A certificate can thus be granted in the UK for a product which has received an authorisation to be placed on the market in the UK in accordance with Directive 2001/83/EC (for pharmaceutical products) or Directive 2001/82/EC (for veterinary products). The authorisation may be granted for the UK only, whereupon it takes the form of a Product Licence issued under the Medicines Acts, or a Marketing Authorisation issued under the Medicines for Human Use (Marketing Authorisation etc) Regulations 1994 (SI 1994/3144) or the Marketing Authorisations for Veterinary Medicinal Products Regulations 1994 (SI 1994/3142). UK (only) Product Licences and Marketing Authorisations are granted either by the Medicines and Healthcare Products Regulatory Agency of the Department of Health for a pharmaceutical product, or by the Veterinary Medicines Directorate of the Department for Environment, Food and Rural Affairs for a veterinary product. Alternatively there is a centralised system for granting marketing authorisations for medicinal products for human and veterinary use, established under Council Regulation (EEC) No 2309/93, now repealed and replaced with Regulation (EC) No 726/2004, which provides authorisations which are simultaneously granted in all Member States of the European Union. This type of authorisation is granted by a decision of the European Commission following a favorable opinion from the European Medicines Agency (EMA) and is accepted by the Office as equivalent to a national authorisation. In Generics (UK) Ltd v Synaptech Inc (C-427/09) and Synthon BV v Merz Pharma Gmbh & Co KG (C-195/09) the Court of Justice of the European Union held that Article 2 should be interpreted as meaning that a product which was placed on the market in the European Community as a medicinal product for human use before obtaining a marketing authorisation in accordance with Council Directive 65/65/EEC (now Directive 2001/83/EC) and, in particular, without undergoing safety and efficacy testing, is not within the scope of the Regulation, and may not be the subject of a supplementary protection certificate. It went on to confirm that any SPC granted for a product which was outside the scope of the Regulation was invalid see also SPM13.04.1 In Leibniz-Institut BL O/328/14 Cerus Corporation BL O/141/14 and Angiotech Pharmaceuticals Inc. And University of British Columbia BL O/466/15 the hearing officer found the application out of scope in that the device was subject of an EC Design Examination Certificate under Directive 93/42/EEC as opposed to Marketing Authorisations under Directive 2001/83/EC, see also SPM3.03.2.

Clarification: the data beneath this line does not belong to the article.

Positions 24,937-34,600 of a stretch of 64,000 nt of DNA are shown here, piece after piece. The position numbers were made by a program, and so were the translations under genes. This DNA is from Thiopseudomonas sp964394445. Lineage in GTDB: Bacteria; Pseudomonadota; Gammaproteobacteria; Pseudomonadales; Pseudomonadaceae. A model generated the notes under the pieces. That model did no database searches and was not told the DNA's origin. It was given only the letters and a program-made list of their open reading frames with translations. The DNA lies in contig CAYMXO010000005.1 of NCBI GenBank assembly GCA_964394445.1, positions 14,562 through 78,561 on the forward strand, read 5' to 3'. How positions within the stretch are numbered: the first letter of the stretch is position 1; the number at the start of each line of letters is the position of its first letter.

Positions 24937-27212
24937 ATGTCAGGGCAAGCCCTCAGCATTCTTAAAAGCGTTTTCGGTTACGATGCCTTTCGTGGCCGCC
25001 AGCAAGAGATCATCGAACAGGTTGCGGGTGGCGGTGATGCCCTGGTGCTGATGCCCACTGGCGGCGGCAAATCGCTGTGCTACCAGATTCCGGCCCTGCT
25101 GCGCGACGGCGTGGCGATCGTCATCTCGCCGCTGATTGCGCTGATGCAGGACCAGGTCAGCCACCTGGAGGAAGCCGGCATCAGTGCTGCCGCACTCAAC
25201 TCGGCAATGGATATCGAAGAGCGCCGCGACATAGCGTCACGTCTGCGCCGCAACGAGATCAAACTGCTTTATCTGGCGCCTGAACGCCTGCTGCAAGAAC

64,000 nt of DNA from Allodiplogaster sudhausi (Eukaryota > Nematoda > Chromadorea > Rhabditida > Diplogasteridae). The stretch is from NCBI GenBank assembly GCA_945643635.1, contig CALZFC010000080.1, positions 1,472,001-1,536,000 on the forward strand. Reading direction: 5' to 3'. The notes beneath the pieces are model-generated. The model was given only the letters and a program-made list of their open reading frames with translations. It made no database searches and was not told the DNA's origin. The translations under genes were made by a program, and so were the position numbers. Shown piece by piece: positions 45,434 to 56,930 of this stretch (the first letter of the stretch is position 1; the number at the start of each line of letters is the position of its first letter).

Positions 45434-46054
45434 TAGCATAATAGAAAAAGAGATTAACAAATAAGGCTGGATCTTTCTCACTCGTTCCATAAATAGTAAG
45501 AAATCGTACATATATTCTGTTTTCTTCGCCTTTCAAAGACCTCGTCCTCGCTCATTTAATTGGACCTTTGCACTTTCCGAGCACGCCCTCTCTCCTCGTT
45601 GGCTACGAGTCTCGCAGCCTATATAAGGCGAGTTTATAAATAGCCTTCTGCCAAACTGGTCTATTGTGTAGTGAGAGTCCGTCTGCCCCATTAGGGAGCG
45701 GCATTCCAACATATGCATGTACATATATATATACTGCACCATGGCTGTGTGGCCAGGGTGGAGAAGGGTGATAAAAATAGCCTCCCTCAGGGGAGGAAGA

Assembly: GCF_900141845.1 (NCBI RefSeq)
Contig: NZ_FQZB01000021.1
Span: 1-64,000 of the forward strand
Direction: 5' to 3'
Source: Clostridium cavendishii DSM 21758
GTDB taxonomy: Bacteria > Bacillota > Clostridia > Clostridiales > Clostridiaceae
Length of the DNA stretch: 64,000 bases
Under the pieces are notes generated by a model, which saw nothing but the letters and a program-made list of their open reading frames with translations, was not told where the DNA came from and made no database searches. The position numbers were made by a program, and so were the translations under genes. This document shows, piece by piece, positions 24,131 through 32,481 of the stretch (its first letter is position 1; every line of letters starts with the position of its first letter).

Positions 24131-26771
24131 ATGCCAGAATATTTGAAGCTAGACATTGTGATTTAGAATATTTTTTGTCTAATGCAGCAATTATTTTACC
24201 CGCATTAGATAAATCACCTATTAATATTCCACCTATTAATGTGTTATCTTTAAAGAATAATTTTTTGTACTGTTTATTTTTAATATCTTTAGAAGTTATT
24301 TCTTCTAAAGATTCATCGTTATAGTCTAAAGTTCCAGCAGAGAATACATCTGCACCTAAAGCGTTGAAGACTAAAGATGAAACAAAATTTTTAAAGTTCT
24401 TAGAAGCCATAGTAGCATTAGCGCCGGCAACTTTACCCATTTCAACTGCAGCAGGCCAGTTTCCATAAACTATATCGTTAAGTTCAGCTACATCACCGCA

SPM 2.02

A certificate is granted for a product which constitutes the active ingredient or combination of active ingredients of a medicinal product see SPM1.01.

SPM 2.03

A certificate can only cover a single product, i.e. a single active ingredient or combination of active ingredients. Different products will need to be the subject of different certificates, even if they are protected by the same basic patent. Whether a new certificate is required for a derivative (eg a salt or ester) of a product which has already been granted a certificate depends on whether or not the derivative can be regarded as a new active ingredient see SPM0.04 and SPM1.03. A new certificate may only be granted for a combination of (a) an active ingredient for which a certificate has already been granted with (b) one or more other active ingredients, if the combinations are themselves the subjects of separate patents or separate core inventive advances within the same patent. A further certificate will not be granted for the same active ingredient notwithstanding any changes to the physical form of that ingredient or to other features of the medicinal product (eg use of a different excipient or different pharmaceutical presentation). See also SPM1.04.

SPM 2.04

ArtM 3(a) and (ArtP 3(1)(a)) are also relevant.

A certificate may be granted for a compound optionally in derivative form to the extent that derivatives are protected by the basic patent see SPM0.04. Examples of wording which have been accepted are:

 
X optionally in the form of the hydrochloride;
X optionally in the form of a pharmaceutically acceptable salt such as the hydrochloride;
X optionally in the form of a pharmaceutically acceptable salt.

see also SPM3.02 and SPM3.02.1.

Article 3: Conditions for obtaining a certificate
A certificate shall be granted if, in the Member State in which the application referred to in Article 7 is submitted and at the date of that application:
(a) the product is protected by a basic patent in force;
(b) a valid authorization to place the product on the market as a medicinal product has been granted in accordance with Directive 2001/83/EC or Directive 2001/82/EC, as appropriate;
(c) the product has not already been the subject of a certificate; (d) the authorization referred to in point (b) is the first authorization to place the product on the market as a medicinal product.

SPM 3.01

The conditions of Article 3 must be satisfied at the date of making an application. Thus, at that date: the basic patent protecting the product must be in force in the UK; the product must not previously have been the subject of a certificate in the UK; a valid authorization to place the product on the market in the United Kingdom as a medicinal product must have been granted in accordance with Directive 2001/83/EC or Directive 2001/82/EC see SPM2.01; this authorisation must be the first authorisation to place the product on the market as a medicinal product in the United Kingdom (although there may have been an earlier authorisation elsewhere in the EU).

SPM 3.02